Sticking with the theme of Baby Boomer icons jettisoning their squeaky clean images in order to get more traction with the burgeoning counter culture, we turn to Del Shannon and his mid-to-late sixties recording sessions.
In 1966 Del had gotten out of a dicey record contract and was free to continue chasing the dragon of his 1961 smash single “Runaway.” He eventually signed with album oriented label Liberty Records.
From 1966 to 1967 Liberty paired him up with various production teams to help him climb his way back the single charts. Leon Russell and Tommy Garrett had first crack at him, before he was paired with in-house producer Dallas Smith. These intermittent sessions were the usual mix of covers and originals, and ultimately made up the two 1966 albums This Is My Bag and Total Commitment. Neither album made a significant dent in the charts.
By the Fall of 1966, a dejected Shannon was able to arrange a recording session with Tommy Boyce and Bobby Hart, the hit-making team behind The Monkees. They recorded three songs: “She,” “Stand Up,” and “The House Where Nobody Lives.” “She,” got moderate airplay before being squelched by The Monkees’ version that was released soon after.
“The House Where Nobody Lives,” the planned follow-up to “She,” was shelved and remained unreleased for years, which is too bad. The song beautifully re-captures the magic Shannon’s breakthrough “Runaway.” The jangly reverb of the opening chords, the vocal hooks, the fugitive tinged lyrics, and of course Max Crook’s signature musitron accompaniment.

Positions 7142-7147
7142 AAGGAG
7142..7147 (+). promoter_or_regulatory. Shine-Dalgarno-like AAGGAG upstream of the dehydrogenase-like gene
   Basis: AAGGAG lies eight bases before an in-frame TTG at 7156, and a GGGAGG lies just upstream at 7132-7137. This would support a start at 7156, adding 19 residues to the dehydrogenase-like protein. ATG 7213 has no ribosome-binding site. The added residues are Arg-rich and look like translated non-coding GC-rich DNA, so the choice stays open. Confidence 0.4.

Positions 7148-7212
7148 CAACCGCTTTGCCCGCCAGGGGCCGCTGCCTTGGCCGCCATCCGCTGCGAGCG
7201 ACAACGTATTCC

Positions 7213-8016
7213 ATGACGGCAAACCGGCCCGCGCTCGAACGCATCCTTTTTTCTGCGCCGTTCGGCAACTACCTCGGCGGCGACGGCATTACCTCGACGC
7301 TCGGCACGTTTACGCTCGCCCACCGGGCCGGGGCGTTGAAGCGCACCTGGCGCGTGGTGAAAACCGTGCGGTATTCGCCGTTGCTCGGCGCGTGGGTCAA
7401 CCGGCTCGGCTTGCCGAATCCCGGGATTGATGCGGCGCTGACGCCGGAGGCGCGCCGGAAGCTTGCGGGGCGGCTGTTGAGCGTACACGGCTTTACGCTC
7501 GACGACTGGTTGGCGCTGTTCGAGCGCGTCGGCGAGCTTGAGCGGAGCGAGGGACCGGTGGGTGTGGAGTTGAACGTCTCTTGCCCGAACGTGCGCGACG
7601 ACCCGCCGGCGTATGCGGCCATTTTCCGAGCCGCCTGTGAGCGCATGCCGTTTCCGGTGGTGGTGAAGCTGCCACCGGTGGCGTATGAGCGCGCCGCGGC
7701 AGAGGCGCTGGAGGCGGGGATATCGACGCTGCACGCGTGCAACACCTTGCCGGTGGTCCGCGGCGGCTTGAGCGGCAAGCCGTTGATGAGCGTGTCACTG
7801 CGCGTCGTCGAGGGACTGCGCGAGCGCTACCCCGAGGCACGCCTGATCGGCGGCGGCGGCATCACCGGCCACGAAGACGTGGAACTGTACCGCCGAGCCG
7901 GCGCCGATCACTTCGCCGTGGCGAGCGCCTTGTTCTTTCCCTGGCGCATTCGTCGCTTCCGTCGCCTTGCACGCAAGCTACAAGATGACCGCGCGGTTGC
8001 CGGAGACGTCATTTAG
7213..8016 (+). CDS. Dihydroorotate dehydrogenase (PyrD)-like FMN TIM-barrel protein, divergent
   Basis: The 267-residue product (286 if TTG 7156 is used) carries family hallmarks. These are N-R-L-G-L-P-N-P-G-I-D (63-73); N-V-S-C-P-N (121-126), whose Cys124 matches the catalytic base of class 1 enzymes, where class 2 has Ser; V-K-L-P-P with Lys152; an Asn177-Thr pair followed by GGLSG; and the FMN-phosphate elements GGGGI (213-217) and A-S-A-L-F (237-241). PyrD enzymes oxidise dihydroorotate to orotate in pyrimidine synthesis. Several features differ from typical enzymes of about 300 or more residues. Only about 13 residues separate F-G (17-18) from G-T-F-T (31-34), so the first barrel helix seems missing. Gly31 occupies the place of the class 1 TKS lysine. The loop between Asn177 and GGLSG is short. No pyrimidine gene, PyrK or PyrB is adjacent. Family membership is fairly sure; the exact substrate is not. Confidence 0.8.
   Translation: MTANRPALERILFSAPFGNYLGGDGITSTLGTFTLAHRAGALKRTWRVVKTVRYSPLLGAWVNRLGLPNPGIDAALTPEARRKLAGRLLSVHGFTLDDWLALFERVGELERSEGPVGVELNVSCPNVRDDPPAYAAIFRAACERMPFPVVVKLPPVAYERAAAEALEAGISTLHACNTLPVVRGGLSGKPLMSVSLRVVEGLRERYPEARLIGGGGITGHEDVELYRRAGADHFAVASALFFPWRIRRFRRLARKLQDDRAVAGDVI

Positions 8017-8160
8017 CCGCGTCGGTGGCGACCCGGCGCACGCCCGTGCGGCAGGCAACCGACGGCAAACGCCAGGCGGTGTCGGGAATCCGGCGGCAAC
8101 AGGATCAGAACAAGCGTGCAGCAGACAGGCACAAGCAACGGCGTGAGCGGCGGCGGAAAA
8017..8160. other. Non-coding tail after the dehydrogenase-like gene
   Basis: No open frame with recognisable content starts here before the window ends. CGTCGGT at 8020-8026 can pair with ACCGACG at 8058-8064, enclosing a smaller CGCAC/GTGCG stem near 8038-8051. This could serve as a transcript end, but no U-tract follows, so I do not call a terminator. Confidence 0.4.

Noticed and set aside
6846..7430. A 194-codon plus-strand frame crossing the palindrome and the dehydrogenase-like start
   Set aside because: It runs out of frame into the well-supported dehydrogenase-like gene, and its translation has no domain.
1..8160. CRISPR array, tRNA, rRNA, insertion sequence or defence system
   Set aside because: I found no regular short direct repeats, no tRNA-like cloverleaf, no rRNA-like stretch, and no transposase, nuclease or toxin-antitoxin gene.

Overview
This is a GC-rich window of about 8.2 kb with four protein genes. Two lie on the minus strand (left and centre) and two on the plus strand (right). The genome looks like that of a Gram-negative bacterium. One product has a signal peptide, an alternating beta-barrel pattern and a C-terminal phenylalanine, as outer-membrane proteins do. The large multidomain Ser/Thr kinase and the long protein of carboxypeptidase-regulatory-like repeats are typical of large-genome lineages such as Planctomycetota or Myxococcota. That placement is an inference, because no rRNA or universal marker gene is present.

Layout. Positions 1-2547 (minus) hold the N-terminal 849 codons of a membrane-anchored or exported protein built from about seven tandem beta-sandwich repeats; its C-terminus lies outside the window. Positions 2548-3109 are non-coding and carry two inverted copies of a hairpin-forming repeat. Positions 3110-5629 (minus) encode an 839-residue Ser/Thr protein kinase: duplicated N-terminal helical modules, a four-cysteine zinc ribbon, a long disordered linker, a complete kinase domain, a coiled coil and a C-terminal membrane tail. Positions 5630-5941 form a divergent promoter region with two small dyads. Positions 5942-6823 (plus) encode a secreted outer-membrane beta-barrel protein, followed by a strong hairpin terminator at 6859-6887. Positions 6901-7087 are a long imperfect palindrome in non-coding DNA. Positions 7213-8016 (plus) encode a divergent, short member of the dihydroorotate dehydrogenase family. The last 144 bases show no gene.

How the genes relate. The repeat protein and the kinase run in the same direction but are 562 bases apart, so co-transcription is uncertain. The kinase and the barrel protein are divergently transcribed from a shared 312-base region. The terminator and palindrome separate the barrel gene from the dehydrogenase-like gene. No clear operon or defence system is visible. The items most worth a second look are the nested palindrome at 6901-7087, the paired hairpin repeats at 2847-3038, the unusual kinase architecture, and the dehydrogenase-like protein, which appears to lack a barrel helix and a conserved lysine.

1967 saw Shannon recording an unreleased full length album with famed Rolling Stones producer Andrew Loog Oldham called Home and Away. When that album was shelved, Shannon turned his attention to the trends of the time and by the Fall was putting the finishing touches on his “Psychedelic” leaning album The Further Adventures of Charles Westover.
Westover, Shannon’s birth name, was comprised entirely of original songs written or co-written by Shannon. Though relatively overlooked at the time, The Further Adventures of Charles Westover became a minor cult classic, and in the 90’s was re-mastered on CD with many bonus tracks, including the unreleased Boyce/Hart session and some of the Loog Oldham tracks.
In 2014 the album was beautifully remastered on vinyl by the venerable Trouble In Mind Records, with artwork restoration by Chunklet’s Henry Owings.
The House Where Nobody Lives – Del Shannon
Gemini – Del Shannon
Would be some sort of bibliographical violation not to source: delshannon.com